Denman Ready to Call Cup
Updated: Wednesday, November 1, 2006 6:29 AM
By Tracy Gantz
Posted: Wednesday, November 1, 2006 6:29 AM
As soon as ESPN and the NTRA announced that Trevor Denman would replace Tom Durkin as the racecaller for the 23rd Breeders' Cup World Thoroughbred Championships, Denman's phone started to ring.
"I've had phone calls coming from South Africa, England," Denman said. "I've been hearing from many friends all over the world."
Not that Denman hasn't called his share of major events. As the regular racecaller for Santa Anita, Del Mar, Oak Tree Racing Association, and Fairplex Park, he has lent his distinctive voice to Santa Anita Handicaps, Pacific Classics, and Santa Anita Derbies. Yet nothing compares to Breeders' Cup day.
"It's a great, internationally big day, and I'm very pleased to be involved," said Denman, who for the past 17 years has been part of NBC's Breeders' Cup broadcast team as the go-to guy for post-race analysis of trouble during the running of a race.
At Churchill Downs Nov. 4, Denman's role will expand considerably. He will call the races both for the on-track crowd and internationally as part of the ESPN broadcast team. A 23-year veteran on the Southern California circuit, as well as having called 20-horse fields in his native South Africa, Denman brings a wealth of experience to the table. But he is still keenly aware of the unique challenges the Breeders' Cup card poses.
"The two problems are a new track -- you're going to be in a totally new booth -- and 80-90% of the horses are going to be new," Denman said. "Probably 10-20% of the horses are going to be California horses, while the rest of them are coming from all around the world. Having said that, though, a lot of them are in very familiar colors, being from huge stables."
Unlike a regular circuit, where a caller becomes familiar with horses from seeing them in race after race, Denman won't be able to see many of the Breeders' Cup horses until they set foot on the track in the post parade. He is planning to arrive at Churchill on Wednesday of Breeders' Cup week to spend a couple of days familiarizing himself with the track and the horses, though his handicapping preparation has already begun.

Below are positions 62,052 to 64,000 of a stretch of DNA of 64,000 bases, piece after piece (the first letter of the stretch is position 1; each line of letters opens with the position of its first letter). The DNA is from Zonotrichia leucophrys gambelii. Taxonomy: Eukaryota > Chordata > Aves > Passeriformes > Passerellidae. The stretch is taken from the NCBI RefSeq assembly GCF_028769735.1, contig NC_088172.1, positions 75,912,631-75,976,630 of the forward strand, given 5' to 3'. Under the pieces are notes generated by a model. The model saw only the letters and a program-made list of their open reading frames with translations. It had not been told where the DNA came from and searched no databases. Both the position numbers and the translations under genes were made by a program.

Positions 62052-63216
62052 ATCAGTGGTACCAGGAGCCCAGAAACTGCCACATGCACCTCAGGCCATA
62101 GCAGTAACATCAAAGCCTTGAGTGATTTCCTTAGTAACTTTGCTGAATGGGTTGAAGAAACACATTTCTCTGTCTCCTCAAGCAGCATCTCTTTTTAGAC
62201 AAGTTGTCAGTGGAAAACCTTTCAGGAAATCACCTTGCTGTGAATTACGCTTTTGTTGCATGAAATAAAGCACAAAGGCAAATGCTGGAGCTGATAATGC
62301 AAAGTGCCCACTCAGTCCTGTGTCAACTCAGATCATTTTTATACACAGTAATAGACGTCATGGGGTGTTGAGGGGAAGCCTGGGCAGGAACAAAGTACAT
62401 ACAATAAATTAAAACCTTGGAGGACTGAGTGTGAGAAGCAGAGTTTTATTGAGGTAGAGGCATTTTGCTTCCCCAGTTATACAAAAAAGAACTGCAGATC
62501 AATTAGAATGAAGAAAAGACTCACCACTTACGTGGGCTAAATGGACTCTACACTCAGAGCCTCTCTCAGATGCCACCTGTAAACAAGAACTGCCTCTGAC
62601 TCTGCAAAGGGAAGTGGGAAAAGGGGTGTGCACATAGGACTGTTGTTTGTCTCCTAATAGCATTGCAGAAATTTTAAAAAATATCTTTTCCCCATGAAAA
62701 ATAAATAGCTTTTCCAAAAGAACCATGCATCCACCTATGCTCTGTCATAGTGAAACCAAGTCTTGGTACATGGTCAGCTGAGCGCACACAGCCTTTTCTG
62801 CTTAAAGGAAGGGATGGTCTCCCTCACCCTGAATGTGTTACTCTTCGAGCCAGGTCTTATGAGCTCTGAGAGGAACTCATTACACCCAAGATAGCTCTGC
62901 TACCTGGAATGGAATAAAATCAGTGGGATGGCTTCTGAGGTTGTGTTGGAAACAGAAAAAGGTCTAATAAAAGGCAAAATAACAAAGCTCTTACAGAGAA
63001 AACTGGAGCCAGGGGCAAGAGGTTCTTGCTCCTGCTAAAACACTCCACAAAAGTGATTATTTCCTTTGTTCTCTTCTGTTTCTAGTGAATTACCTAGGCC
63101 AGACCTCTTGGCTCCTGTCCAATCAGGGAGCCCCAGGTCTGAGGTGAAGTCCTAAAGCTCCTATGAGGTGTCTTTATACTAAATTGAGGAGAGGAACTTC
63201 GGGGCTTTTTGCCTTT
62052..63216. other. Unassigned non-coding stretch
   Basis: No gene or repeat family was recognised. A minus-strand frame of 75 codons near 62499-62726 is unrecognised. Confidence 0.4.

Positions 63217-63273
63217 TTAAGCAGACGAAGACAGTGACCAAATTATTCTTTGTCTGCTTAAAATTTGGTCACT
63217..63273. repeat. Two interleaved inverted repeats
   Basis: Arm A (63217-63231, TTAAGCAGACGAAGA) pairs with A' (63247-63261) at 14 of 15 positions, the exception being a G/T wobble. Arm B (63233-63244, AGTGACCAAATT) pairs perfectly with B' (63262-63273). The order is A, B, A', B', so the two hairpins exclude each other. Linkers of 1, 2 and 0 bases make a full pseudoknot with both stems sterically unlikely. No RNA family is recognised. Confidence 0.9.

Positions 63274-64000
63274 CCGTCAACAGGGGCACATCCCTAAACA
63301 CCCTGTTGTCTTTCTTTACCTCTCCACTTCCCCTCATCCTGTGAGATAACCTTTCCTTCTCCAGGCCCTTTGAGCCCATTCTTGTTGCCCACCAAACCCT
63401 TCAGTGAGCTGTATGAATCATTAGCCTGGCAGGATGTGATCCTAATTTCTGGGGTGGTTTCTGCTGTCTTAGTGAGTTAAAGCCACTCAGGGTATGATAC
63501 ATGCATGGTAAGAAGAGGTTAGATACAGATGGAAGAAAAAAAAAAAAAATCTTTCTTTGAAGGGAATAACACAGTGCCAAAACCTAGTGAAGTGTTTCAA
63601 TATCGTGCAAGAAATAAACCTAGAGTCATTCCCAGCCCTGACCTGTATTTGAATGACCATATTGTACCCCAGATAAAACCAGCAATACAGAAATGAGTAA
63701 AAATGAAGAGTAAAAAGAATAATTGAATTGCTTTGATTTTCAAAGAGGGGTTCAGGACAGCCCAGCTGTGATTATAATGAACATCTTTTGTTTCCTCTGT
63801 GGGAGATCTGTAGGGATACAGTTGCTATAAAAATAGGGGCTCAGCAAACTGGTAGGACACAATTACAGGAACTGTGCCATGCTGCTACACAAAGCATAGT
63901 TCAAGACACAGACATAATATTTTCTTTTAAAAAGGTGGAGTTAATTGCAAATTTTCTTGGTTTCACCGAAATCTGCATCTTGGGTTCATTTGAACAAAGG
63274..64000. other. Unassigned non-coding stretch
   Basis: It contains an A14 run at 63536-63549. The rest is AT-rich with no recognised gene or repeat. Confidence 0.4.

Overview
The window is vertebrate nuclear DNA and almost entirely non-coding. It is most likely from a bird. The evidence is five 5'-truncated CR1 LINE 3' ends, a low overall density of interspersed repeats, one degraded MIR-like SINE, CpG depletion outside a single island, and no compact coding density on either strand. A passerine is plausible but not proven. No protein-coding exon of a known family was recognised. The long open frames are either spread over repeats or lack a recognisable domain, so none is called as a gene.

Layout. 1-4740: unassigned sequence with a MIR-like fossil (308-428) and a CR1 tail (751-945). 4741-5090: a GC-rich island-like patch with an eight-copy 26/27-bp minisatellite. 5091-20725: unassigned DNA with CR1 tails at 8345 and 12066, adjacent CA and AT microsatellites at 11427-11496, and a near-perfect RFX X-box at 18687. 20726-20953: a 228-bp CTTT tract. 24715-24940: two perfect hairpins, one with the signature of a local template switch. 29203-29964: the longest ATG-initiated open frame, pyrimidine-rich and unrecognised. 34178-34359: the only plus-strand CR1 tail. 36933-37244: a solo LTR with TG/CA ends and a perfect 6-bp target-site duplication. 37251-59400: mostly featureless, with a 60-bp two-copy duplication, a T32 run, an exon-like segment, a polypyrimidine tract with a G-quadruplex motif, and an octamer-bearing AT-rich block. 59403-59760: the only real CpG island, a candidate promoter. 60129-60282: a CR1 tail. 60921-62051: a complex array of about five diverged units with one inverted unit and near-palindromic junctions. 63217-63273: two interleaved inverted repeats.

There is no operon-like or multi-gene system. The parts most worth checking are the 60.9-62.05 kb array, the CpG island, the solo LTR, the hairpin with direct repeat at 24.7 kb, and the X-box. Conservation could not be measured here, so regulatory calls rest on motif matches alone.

"I think the worst thing announcers can do when they are studying is to try to predict what you're going to say or really even predict the running of the race," Denman said. "You know horse racing -- anything can happen out there. You're going to know the speed horses and be even more aware of the come-from-behind horses. Let's say the favorite or a well-bet horse comes from 15 lengths out of it. Obviously, you're going to keep your eye on him, and if you haven't done your homework, you wouldn't know that."
Denman also looks out for the newcomer, both at the track and at home watching on television, because he knows what a draw the Breeders' Cup is for people who aren't daily race fans.
"One of the difficult things is that you're catering to so many different audiences," he said. "The way I look at it, though, is that the real pro doesn't need me. He knows what's going on out there. He knows the horses. Your average race fan is the one you're really focusing on. On a big day like Breeders' Cup, you're going to have maybe as many as half who have either no idea or very little idea of what's going on. For the benefit of racing and to encourage them to come back, you kind of focus on them."